30 January 1946. UN General Assembly met for the first time, in London.
29 January 1946, The United Nations Security Council agreed to recommend Trygve Lie as Secretary General of the Security Council.
12 January 1946. The United Nations General Assembly voted to admit Brazil, Poland and Australia to a 2 year term on the Security council, and to admit Mexico, Egypt and The Netherlands for 1 year terms.
10 January 1946, The League of Nations was officially dissolved, after 26 years, and replaced by the United Nations.
24 October 1945. The United Nations Charter came into force, see 18 April 1946.
26 June 1945, The Charter for the United Nations was signed by the US.
25 June 1945. The Charter for the United Nations was drawn up in San Francisco, and signed by 50 countries. This was the successor to the League of Nations. See 18 April 1946.
25 April 1945, An international conference to establish a world security organisation, the �United Nations�, opened in San Francisco.
20 October 1943, The United Nations War Crimes Commission was formed.
18 May 1943, UNRRA was founded.
14 August 1941, The UK Prime Minister, Winston Churchill, and the US President, Woodrow Wilson signed the Atlantic Charter, a further step towards the establishment of the United Nations.
12 June 1941, The Allies signed the Inter-Allied Declaration, setting the scene for the future United Nations.
8 April 1938, �Kofi Annan, UN Secretary-General, was born.
20/2/1937. Paraguay left the League of Nations.
1936, Italy left the League of Nations.
1934, The USSR joined the League of Nations.
11 June 1934, The League of Nations Disarmament Conference at Geneva ended in failure.
1933, Germany left the League of Nations.
27 March 1933, Japan announced it would leave the League of Nations, effective 1935.
16 March 1933, At the League of Nations Conference on Disarmament in Geneva, Britain�s plan for a reduction in the size of national armies failed, because of Germany�s insistence that its Stormtroopers not be included in the totals.
3 October 1932, Iraq joined the League of Nations.
2/2/1932, The World Conference on Disarmament opened in Geneva,
12 September 1931, Mexico was admitted to the League of Nations.
10/2/1926, Germany applied to join the League of Nations, Brazil and Spain blocked Germany�s admission, in protest at the plan to give Germany a seat on the Council, which they thought they should have instead.
10 September 1923. The Irish Free State was admitted to the League of Nations.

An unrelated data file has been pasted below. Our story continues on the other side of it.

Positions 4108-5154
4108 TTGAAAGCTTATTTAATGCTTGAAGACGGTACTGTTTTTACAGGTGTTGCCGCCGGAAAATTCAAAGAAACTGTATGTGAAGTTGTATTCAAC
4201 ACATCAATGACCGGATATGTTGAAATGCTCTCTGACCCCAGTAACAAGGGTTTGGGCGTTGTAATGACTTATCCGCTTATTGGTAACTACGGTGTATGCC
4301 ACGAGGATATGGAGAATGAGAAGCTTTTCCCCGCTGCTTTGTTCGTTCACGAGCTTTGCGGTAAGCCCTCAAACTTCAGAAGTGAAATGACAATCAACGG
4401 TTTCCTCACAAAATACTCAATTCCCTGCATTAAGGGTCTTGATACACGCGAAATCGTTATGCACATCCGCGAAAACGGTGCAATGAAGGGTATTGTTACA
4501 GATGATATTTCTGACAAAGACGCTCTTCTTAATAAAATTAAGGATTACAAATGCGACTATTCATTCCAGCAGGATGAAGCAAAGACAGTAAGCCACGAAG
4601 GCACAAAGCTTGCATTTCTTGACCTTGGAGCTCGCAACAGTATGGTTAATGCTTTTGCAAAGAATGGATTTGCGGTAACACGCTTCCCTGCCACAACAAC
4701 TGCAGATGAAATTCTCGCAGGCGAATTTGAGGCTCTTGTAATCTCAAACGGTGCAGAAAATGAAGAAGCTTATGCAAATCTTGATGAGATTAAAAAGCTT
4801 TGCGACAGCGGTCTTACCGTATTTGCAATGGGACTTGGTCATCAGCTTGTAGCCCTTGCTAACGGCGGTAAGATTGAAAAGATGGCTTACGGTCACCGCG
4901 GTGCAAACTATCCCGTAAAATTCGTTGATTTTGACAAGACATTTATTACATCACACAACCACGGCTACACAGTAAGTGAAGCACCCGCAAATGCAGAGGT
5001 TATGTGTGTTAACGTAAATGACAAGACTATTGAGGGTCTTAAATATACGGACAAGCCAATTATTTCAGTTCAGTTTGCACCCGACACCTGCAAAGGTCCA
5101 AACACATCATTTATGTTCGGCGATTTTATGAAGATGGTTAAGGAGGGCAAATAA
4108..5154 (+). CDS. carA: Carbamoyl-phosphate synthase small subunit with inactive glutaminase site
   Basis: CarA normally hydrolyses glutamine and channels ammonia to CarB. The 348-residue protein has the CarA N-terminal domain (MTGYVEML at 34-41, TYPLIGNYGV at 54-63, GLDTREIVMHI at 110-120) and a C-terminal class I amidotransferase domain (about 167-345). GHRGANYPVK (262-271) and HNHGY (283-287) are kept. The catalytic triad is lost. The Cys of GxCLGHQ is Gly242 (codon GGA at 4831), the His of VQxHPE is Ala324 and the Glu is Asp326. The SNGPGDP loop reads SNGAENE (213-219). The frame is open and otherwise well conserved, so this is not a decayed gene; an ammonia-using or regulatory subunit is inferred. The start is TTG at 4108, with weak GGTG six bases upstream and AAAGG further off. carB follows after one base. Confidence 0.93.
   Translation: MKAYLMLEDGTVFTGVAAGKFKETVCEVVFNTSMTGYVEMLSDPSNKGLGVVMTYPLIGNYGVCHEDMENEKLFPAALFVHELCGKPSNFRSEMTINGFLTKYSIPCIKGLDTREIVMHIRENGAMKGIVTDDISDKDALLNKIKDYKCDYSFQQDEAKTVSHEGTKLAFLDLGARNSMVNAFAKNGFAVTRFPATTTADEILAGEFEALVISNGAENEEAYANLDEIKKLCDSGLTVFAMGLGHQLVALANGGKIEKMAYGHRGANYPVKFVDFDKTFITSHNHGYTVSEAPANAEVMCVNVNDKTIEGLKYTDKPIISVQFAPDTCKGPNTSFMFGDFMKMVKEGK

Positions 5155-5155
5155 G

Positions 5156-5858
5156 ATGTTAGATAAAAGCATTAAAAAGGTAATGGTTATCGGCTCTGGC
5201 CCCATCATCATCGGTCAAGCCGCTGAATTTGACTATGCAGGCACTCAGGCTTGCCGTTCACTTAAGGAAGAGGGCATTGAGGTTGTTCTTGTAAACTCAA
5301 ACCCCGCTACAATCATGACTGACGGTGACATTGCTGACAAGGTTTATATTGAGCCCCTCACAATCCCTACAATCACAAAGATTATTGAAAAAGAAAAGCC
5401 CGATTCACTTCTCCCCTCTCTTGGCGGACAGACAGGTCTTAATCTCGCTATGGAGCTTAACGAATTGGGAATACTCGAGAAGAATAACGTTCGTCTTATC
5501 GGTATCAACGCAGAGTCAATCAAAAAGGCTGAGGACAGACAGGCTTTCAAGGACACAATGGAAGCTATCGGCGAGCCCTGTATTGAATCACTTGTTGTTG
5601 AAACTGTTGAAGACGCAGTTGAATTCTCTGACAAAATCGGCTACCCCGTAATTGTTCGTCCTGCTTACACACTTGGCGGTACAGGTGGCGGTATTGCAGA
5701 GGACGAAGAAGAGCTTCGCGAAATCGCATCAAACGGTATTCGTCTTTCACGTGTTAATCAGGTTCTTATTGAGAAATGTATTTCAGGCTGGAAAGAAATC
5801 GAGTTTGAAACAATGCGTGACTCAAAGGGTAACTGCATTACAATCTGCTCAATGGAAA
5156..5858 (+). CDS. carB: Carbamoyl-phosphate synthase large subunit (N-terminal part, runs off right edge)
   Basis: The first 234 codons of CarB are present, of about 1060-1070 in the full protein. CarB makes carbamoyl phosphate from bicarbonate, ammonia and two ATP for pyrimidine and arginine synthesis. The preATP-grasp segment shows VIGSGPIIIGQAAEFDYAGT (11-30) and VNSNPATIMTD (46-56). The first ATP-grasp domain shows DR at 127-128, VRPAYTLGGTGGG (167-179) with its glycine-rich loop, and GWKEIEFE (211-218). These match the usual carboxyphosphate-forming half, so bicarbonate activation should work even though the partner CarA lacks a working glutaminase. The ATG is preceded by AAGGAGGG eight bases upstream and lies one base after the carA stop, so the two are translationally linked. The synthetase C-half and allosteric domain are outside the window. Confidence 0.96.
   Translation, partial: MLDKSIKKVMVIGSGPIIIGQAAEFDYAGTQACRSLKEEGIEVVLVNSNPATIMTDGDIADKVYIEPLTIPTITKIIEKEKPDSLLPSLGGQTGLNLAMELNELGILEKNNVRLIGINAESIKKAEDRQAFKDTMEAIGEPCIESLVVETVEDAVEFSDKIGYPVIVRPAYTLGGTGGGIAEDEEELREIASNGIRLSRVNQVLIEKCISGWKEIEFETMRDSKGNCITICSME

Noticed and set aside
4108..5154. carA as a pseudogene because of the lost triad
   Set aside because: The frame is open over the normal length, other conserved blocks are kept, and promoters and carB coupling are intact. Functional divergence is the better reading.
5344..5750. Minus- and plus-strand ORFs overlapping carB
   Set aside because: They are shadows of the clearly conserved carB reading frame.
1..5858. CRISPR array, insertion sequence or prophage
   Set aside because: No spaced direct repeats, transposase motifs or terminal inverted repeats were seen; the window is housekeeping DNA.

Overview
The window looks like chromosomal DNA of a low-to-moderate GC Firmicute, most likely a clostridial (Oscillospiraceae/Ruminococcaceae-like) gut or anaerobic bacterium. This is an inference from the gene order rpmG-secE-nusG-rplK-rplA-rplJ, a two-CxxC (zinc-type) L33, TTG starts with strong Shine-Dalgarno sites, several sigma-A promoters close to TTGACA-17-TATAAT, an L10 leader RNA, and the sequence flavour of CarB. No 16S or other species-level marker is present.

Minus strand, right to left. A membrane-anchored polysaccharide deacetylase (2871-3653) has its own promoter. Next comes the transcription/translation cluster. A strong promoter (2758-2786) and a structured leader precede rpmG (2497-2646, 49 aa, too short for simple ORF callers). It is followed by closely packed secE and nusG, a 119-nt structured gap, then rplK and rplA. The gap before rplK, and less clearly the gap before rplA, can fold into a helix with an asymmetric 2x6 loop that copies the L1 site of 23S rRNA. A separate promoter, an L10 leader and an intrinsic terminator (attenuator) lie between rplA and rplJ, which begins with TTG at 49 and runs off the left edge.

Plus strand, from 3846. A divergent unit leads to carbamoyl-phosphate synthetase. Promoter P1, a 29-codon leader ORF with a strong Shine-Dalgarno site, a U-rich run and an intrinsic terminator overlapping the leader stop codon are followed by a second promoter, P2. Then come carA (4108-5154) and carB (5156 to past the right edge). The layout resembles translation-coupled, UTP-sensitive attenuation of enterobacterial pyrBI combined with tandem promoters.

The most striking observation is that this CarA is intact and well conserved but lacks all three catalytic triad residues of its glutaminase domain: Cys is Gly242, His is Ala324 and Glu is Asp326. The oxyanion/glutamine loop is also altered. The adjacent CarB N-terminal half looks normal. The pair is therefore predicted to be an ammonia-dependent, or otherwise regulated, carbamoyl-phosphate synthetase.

22 September 1921. The Baltic states of Latvia, Lithuania, and Estonia joined the League of Nations.
17 December 1920, Albania joined the League of Nations.
16 December 1920. Bulgaria, Costa Rica, Finland and Latvia joined the League of Nations.
3 December 1920, Austria joined the League of Nations.
13 November 1920. The first
full session of the
27 October 1920, The League of Nations headquarters moved to Geneva,
16 June 1920. At
25 May 1920, The Hague was chosen as the permanent seat of the League of Nations.
10 March 1920, The Netherlands joined the League of Nations.
8 March 1920. Denmark joined the League of Nations.
5 March 1920, Norway joined the League of Nations.
1/2/1920, The first full session of the League of Nations opened at St James Palace, London, overseen by the British Prime Minister, Arthur Balfour. Plans were made for an International Court of Justice.
13/2/1920, Switzerland joined the League of Nations.
19 January 1920, Javier Perez de Cuellar, Secretary of the United Nations from 1982, was born.
13 January 1920, Argentina joined the League of Nations.
10 January 1920. The League of Nations, whose function was
defined on 28 April 1919, legally came into being at
25 January 1919. The
22 January 1917, US President Woodrow Wilson delivered a speech to the Senate, �Peace Without Victory�, condemning European imperialism and militarism and calling for a League of Nations.
27 May 1916, In the USA, a peacekeeping League of nations was proposed, to be created at the end of the Great War.
17 June 1915, The League to Enforce Peace was organised at Independence hall, Philadelphia, with William Taft as President. The League hoped to get nations to unite in peace; the organisation was a forerunner of the League of Nations.
22 January 1909, U Thant, diplomat and Secretary General to the
United Nations, was born in